Good News in the Lubanga Trial: Appeals Decision to be Delivered Next Week

Good news just arrived from the International Criminal Court a few hours ago: the Appeals Chamber is to render its decision in the Lubanga Case next week, on Friday 8 October.

From the ICC’s website:

The Appeals Chamber will deliver its Judgments in the Lubanga case on Friday, 8 October

On Friday, 8 October, 2010, the Appeals Chamber of the International Criminal Court (ICC) is scheduled to deliver its Judgments on the Prosecutor’s appeals against Trial Chamber I’s decisions to stay proceedings in the case The Prosecutor v. Thomas Lubanga Dyilo, and to release the accused.

The Judgments will be delivered in open court, starting at 2:30 p.m. (The Hague local time). The session will be transmitted with no delay via web streaming on the ICC website:
Courtroom I (English): http://livestream.xs4all.nl/icc1.asx
Courtroom I (French):
http://livestream.xs4all.nl/icc2.asx
On 8 July, 2010, Trial Chamber I of the ICC ordered to stay the proceedings in the case against Thomas Lubanga Dyilo, considering that the fair trial of the accused is no longer possible due to non-implementation of the Chamber’s orders by the Prosecution. The judges had ordered the Office of the Prosecutor to confidentially disclose to the Defence the names and other necessary identifying information, of intermediary 143. Following the decision to stay the proceedings, Trial Chamber I ordered, on 15 July, the release of the accused. According to the judges, an accused cannot be held in preventative custody on a speculative basis, namely that at some stage in the future, the proceedings may be resurrected. The ICC Prosecutor submitted two appeals against these decisions. On 23 July, the Appeals Chamber gave suspensive effect to the Prosecutor’s appeal against the decision to release the accused.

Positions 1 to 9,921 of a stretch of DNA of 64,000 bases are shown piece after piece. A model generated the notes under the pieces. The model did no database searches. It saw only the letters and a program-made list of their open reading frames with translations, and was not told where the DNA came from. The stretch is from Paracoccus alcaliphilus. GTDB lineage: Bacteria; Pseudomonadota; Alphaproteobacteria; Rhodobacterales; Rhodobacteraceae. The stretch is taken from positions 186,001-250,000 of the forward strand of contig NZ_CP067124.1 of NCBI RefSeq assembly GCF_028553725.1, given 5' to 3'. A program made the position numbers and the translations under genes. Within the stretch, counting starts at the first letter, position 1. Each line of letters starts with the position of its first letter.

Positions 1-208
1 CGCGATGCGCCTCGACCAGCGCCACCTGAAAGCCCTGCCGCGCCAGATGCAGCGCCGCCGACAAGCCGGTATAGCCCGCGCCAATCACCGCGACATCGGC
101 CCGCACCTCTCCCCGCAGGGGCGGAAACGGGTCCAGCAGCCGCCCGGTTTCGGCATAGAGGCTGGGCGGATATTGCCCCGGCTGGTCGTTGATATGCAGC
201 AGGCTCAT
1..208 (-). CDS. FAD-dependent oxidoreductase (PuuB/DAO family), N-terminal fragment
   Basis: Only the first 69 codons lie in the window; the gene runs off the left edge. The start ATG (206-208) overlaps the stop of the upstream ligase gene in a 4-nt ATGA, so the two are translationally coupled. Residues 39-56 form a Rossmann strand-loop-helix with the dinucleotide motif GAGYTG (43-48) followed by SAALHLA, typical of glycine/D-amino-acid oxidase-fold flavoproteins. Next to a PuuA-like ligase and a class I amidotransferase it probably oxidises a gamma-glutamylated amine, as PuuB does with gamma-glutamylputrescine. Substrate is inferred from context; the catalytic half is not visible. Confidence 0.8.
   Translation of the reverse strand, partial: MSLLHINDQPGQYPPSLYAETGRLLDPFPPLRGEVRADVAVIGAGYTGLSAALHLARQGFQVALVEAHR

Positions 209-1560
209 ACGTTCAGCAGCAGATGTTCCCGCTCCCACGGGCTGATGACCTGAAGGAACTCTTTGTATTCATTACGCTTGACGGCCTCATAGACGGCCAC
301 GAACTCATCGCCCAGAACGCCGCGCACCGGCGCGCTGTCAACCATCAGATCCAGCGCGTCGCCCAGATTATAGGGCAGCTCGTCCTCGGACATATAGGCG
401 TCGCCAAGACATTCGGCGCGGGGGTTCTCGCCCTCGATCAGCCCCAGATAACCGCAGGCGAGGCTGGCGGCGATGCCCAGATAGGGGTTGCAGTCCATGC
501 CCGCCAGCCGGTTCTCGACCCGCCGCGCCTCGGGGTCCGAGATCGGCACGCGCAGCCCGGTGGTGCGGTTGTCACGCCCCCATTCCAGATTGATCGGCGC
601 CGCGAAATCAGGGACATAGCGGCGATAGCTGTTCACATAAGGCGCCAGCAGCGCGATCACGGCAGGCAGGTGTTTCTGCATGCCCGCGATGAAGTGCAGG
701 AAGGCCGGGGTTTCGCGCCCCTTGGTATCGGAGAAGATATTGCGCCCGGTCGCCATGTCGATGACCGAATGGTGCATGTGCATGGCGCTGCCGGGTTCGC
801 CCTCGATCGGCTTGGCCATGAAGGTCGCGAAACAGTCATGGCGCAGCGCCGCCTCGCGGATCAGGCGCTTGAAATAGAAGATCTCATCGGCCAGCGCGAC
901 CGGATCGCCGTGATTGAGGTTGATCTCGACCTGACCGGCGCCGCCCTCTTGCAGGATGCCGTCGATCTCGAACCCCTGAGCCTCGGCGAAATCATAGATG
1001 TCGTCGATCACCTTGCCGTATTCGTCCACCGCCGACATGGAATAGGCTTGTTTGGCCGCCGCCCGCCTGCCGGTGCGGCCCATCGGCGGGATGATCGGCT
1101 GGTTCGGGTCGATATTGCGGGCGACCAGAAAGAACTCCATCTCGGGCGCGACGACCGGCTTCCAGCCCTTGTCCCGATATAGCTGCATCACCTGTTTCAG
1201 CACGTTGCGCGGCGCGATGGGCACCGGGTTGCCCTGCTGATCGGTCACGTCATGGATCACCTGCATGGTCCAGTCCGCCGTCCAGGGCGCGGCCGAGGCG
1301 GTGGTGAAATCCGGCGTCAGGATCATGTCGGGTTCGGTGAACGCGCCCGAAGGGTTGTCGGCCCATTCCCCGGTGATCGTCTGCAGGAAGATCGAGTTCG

For those who missed what that decision is all about, check my previous post on the Lubanga trial here. I’m looking forward to what the Appeals Chamber will say on this, and the oh-so-suspenseful question: will they release him? The vast majority of people I’ve talked to doubts it, but we’ll only be sure next week.

For professional reasons (not that I mind – far from it), I’ll be attending the hearing live next Friday. So you’ll be reading more about this then…

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  1. A Rapid Commentary of the Appeals Chamber’s Decision in the Lubanga Case « The International Jurist

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